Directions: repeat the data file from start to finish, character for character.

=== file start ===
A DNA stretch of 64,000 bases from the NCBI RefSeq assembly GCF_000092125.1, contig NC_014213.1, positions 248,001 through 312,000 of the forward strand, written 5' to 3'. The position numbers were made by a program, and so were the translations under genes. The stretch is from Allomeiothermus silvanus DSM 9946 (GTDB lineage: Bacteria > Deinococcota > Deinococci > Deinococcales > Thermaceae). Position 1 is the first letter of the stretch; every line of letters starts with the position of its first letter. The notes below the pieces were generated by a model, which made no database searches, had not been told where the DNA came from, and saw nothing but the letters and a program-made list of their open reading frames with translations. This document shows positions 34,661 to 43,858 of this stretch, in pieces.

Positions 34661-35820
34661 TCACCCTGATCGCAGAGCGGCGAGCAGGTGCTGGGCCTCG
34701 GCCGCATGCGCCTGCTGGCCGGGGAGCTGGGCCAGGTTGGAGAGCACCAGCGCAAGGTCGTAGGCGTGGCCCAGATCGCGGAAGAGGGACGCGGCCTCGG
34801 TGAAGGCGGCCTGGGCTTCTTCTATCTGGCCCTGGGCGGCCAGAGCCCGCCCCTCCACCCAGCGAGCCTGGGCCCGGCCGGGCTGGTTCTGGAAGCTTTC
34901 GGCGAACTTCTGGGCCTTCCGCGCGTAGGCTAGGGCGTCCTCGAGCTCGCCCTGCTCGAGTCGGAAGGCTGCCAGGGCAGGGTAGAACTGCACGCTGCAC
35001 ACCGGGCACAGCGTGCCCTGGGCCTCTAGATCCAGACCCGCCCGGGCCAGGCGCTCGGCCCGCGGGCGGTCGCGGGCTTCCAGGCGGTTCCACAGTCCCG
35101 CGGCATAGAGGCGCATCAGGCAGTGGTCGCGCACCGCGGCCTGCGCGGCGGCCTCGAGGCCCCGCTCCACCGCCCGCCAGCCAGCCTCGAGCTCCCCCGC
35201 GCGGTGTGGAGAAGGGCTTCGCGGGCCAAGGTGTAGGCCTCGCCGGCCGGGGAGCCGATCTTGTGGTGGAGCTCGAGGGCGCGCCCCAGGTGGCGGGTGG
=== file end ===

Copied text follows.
A DNA stretch of 64,000 bases from the NCBI RefSeq assembly GCF_000092125.1, contig NC_014213.1, positions 248,001 through 312,000 of the forward strand, written 5' to 3'. The position numbers were made by a program, and so were the translations under genes. The stretch is from Allomeiothermus silvanus DSM 9946 (GTDB lineage: Bacteria > Deinococcota > Deinococci > Deinococcales > Thermaceae). Position 1 is the first letter of the stretch; every line of letters starts with the position of its first letter. The notes below the pieces were generated by a model, which made no database searches, had not been told where the DNA came from, and saw nothing but the letters and a program-made list of their open reading frames with translations. This document shows positions 34,661 to 43,858 of this stretch, in pieces.

Positions 34661-35820
34661 TCACCCTGATCGCAGAGCGGCGAGCAGGTGCTGGGCCTCG
34701 GCCGCATGCGCCTGCTGGCCGGGGAGCTGGGCCAGGTTGGAGAGCACCAGCGCAAGGTCGTAGGCGTGGCCCAGATCGCGGAAGAGGGACGCGGCCTCGG
34801 TGAAGGCGGCCTGGGCTTCTTCTATCTGGCCCTGGGCGGCCAGAGCCCGCCCCTCCACCCAGCGAGCCTGGGCCCGGCCGGGCTGGTTCTGGAAGCTTTC
34901 GGCGAACTTCTGGGCCTTCCGCGCGTAGGCTAGGGCGTCCTCGAGCTCGCCCTGCTCGAGTCGGAAGGCTGCCAGGGCAGGGTAGAACTGCACGCTGCAC
35001 ACCGGGCACAGCGTGCCCTGGGCCTCTAGATCCAGACCCGCCCGGGCCAGGCGCTCGGCCCGCGGGCGGTCGCGGGCTTCCAGGCGGTTCCACAGTCCCG
35101 CGGCATAGAGGCGCATCAGGCAGTGGTCGCGCACCGCGGCCTGCGCGGCGGCCTCGAGGCCCCGCTCCACCGCCCGCCAGCCAGCCTCGAGCTCCCCCGC
35201 GCGGTGTGGAGAAGGGCTTCGCGGGCCAAGGTGTAGGCCTCGCCGGCCGGGGAGCCGATCTTGTGGTGGAGCTCGAGGGCGCGCCCCAGGTGGCGGGTGG